AISD’s Suspension Situation
U.S. Department of Education runs a study
By Austin Sanders,
8:00AM, Wed. May 2, 2018
Data released by the U.S. Department of Education last week shows that black students in the Austin Independent School District are suspended and expelled at rates two-to-three times higher than their enrollment rates.
Although black students account for roughly 8% of AISD’s total enrollment, they make up nearly one-quarter of out-of-school suspensions and close to 20% of expulsions and in-school suspensions. The data, compiled by the DOE’s Office for Civil Rights, also showed that white students account for 26% of enrollment but only about half of that figure when it comes to suspensions and expulsions.
The Civil Rights Data Collection report is conducted every other year, so this report references numbers gathered during the 2015-2016 school year. The report includes self-reported data from 17,300 public school districts and 96,400 public schools and is used by the federal agency to “ensure that recipients of the Department’s Federal financial assistance do not discriminate” on the basis of race, gender, disability status and other factors, according to the report’s website.
The district’s Hispanic population – which makes up 58% of total enrollment – is disciplined at rates largely proportional to enrollment numbers. The biggest discrepancy concerns in-school suspensions, in which Hispanic students account for 63% of suspensions. Cases in which a student’s behavior is referred to law enforcement also stand out: Rates for white and Hispanic students roughly equal their enrollment figures, but cases involving black students occur at about triple the rate of their enrollment.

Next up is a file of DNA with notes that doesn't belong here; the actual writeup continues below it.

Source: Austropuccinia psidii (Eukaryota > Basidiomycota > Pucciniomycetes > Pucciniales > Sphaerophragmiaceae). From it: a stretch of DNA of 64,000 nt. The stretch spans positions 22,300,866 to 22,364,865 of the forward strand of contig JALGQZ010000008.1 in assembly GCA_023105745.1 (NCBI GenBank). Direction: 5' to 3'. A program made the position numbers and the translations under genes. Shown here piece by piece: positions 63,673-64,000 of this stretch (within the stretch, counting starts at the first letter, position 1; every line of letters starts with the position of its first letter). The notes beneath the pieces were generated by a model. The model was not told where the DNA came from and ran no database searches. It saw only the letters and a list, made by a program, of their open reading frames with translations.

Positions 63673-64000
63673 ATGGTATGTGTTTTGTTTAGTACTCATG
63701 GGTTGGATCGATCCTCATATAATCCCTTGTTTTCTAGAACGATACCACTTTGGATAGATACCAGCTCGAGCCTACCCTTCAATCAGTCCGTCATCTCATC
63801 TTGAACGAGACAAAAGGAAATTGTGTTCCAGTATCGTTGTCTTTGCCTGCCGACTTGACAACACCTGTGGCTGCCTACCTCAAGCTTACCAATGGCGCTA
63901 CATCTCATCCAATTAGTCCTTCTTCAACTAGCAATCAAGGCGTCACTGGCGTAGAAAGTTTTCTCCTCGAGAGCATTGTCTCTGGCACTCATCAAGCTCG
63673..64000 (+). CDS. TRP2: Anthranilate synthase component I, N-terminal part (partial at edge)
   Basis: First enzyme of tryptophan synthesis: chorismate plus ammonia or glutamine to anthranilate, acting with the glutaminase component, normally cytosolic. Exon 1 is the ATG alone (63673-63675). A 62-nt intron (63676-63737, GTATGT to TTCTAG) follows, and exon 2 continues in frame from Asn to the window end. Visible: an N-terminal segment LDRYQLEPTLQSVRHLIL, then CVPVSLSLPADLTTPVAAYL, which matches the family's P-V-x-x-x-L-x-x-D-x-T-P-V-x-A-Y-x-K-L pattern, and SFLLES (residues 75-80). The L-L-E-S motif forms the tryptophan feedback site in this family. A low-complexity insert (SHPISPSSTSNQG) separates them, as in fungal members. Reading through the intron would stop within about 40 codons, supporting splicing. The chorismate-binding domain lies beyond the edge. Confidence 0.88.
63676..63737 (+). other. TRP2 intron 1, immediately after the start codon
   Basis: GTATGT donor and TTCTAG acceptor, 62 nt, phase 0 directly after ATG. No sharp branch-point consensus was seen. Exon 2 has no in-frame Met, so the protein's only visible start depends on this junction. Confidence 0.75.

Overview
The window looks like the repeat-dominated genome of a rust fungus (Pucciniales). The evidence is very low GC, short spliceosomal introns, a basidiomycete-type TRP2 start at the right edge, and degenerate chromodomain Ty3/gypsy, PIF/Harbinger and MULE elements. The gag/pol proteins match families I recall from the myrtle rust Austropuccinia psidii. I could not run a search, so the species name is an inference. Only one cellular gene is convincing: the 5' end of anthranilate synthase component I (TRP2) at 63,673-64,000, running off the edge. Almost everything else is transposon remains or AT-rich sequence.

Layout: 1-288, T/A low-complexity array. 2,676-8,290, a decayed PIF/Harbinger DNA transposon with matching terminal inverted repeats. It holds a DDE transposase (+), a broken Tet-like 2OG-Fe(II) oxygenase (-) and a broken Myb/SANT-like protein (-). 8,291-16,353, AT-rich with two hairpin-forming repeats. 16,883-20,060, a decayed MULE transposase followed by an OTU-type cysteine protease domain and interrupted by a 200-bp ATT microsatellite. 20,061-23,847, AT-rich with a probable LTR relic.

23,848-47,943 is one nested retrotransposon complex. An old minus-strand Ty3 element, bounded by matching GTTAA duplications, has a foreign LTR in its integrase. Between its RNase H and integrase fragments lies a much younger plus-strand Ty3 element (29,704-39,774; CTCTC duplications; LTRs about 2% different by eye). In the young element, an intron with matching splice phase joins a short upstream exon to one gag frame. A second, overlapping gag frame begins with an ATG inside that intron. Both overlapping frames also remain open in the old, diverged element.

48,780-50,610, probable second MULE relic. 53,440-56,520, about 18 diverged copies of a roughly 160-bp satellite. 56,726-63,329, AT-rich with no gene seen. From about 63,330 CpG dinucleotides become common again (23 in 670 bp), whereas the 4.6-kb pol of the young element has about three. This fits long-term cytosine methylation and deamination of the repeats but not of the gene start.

Drilling deeper into the data reveals more alarming statistics about how students are disciplined across Austin ISD schools. At over 13%, black and American Indian or Alaska Native male students without disabilities receive out-of-school suspensions at roughly double the rate of male students without disabilities who belong to “two or more” racial groups – the demographic group with the next highest rate of suspensions. Native Hawaiian/Other Pacific Islander female students without disabilities receive, by far, the lion’s share of suspensions at 13%, while black female students receive a disproportionate 8.4% of suspensions. Comparatively, white male students receive 2.5% of suspensions, while white female students receive just 0.8% of them.
Experts are undecided on the root cause of this disparity. Some point to poverty rates, which disproportionately affect students of color; however, the U.S. Government Accountability Office found in 2014 that black students were suspended and expelled at disproportionate rates in public schools across the nation, and the trends “were widespread and persisted regardless of the type of disciplinary action, level of school poverty, or type of public school attended.”
The findings appeared to pierce the notion that the disparity in disciplinary action was a result of poverty, so experts are now looking at what role racial bias stemming from disparities in teacher demographics plays in the problem. Data from the Texas Education Agency shows that, across the state, white teachers occupied 60% of full-time equivalent positions in the 2015-2016 school year. Similarly, data requested from TEA by the Texas Tribune shows a similar disparity in Austin schools. Although students of color account for over two-thirds of total enrollment, teachers of color are only employed in about one-third of teaching positions.